Photometric modelling

Photometric modeling

 

Thursday, 06 March 2008 19:17

 

The light curve shape due to rotational modulation is a classical tracer to study stellar surface inhomogeneities and its many related phenomena as pioneered many decades ago, by, e.g., Catalano & Rodono (1967) and Hall (1972). Full time- series light curves spanning continuously over many stellar rotations and even over many observing seasons were made possible with the advent of automated photoelectric telescopes (e.g. Henry et al. 1995, Strassmeier et al. 1997b). Small space telescopes like WIRE (Brunnt, Buzasi 2006), MOST (Matthews 2005) and COROT (Roxburgh & Baglin 2006) boosted the photometric precision by at least a factor of ten to below the 100 ppm level. However, such extremely high-precision time series require more and more sophisticated reduction and analysis tools (e.g. Tamuz et al. 2005Walker et al. 2007). Modern (model-independent) inversion techniques that linearize an ill-posed problem and uniquely convert a one-dimensional light curve into a spot map are now state-of-the art. However, applications with a pre-defined spot number and spot shape, e.g. with the assumption of two strictly circular spots, are not wrong per se but are likely bad approximations and suffer from the chance of being unrealistic. The modern approach is to let the data decide on the shape and the number of spots. If starspots were intrinsically circular, and the data would indeed preserve that information, then a model-independent inversion code would recover circular spots rather than anything else, as would a code that assumes circular spots. However, the alternate situation would be drastically incorrect. A fit to a light curve of a star with an intrinsically irregular spot distribution under the limitation of, e.g., circular spots could never - by definition - recover the true spot distribution. Erroneous spot locations, particularly in surface latitude, would be the result. Model-independent inversion techniques were originally formulated for spectroscopic Doppler imaging (for a summary see, e.g., Strassmeier et al. 2007) but were recently also employed for pure light-curve inversion (Lanza et al. 1998Rodonó et al. 2000Berdyugina et al. 2002Messina & Guinan 2003, Järvinen et al. 2005Jeffers 2005Ribárik et al. 2003Oláh et al. 2006).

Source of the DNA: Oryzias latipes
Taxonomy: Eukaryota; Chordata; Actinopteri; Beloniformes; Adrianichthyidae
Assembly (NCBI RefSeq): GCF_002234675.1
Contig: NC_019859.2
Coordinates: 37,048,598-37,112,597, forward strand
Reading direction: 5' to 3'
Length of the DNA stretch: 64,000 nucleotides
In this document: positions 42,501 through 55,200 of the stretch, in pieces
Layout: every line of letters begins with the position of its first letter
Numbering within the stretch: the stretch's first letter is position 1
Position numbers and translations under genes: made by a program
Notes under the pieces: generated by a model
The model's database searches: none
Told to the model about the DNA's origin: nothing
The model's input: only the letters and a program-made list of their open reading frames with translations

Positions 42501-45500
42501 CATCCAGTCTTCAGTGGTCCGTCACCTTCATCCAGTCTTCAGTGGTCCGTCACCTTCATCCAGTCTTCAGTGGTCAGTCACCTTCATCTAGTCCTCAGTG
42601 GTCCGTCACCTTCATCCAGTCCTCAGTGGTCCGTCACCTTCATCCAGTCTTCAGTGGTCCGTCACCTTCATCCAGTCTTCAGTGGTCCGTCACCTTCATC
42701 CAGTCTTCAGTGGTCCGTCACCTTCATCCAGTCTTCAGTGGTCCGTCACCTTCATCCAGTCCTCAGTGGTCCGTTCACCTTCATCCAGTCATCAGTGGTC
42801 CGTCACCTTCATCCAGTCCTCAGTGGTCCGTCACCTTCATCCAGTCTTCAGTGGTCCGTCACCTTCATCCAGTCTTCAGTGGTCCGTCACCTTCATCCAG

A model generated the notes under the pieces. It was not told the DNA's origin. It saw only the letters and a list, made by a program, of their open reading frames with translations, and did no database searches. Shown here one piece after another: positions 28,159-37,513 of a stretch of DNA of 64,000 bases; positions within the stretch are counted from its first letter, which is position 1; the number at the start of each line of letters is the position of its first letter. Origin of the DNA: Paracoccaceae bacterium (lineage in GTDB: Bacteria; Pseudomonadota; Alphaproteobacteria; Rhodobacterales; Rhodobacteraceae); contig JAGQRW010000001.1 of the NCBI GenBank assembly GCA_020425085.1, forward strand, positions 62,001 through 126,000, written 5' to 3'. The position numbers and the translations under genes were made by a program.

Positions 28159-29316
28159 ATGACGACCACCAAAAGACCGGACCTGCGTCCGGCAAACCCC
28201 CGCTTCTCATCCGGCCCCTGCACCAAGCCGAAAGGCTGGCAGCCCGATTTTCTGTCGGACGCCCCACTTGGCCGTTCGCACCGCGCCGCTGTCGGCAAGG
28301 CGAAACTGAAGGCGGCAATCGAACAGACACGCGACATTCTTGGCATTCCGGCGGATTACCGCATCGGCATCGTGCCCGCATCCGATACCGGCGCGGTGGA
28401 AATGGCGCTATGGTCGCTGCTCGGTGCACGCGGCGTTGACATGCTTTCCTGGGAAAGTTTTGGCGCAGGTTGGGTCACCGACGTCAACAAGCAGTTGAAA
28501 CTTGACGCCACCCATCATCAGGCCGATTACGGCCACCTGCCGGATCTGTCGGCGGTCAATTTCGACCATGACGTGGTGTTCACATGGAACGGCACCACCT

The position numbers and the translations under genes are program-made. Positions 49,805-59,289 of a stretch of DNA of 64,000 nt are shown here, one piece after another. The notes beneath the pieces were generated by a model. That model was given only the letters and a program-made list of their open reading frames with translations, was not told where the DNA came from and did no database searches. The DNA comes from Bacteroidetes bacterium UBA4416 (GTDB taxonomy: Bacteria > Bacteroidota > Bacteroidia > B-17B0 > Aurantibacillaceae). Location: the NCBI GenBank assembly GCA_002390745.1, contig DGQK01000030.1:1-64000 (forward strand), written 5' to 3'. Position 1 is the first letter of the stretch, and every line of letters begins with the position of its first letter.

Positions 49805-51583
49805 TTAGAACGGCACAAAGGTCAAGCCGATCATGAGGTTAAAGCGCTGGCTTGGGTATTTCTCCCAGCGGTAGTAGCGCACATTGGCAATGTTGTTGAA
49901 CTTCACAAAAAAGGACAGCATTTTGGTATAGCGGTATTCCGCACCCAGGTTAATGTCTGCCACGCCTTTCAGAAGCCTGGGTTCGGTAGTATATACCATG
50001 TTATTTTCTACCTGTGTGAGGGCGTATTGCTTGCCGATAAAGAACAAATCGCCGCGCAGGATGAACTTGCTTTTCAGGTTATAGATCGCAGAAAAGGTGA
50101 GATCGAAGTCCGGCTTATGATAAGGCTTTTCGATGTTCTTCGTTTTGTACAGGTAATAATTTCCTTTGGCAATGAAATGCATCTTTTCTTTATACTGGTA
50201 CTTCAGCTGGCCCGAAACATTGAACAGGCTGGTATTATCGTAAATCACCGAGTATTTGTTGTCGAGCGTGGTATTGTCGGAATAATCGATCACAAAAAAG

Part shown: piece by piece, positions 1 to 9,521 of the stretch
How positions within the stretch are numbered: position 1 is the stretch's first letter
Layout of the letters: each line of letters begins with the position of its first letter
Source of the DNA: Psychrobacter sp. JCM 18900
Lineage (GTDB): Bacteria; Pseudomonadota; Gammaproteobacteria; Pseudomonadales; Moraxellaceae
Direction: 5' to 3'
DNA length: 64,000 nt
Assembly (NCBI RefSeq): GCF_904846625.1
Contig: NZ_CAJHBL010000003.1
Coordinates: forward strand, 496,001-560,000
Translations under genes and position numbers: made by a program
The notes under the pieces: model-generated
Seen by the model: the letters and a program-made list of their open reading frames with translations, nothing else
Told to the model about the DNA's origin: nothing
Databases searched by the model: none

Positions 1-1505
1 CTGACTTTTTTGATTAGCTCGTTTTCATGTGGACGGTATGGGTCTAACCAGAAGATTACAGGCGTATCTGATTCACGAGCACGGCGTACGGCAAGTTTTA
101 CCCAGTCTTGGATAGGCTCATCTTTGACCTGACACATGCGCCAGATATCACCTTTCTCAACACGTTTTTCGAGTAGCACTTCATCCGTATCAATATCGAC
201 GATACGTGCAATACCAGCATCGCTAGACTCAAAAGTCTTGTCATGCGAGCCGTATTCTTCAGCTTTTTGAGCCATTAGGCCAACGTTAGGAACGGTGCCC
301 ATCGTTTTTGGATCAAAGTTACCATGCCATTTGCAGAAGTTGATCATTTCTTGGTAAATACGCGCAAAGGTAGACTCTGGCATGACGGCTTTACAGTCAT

In our recent paper, we adopted the new technique from our recently published Doppler-imaging inversion code based on quasi-optimal filtering of the object's principal components (Savanov & Strassmeier 2005). It is also applicable to multi-color light curves. We apply it for the first time to a decade-long time series of precise V and I-band photometry of the spotted star HD 291095 (V1355 Ori).

 

Last Updated on Wednesday, 19 March 2008 18:41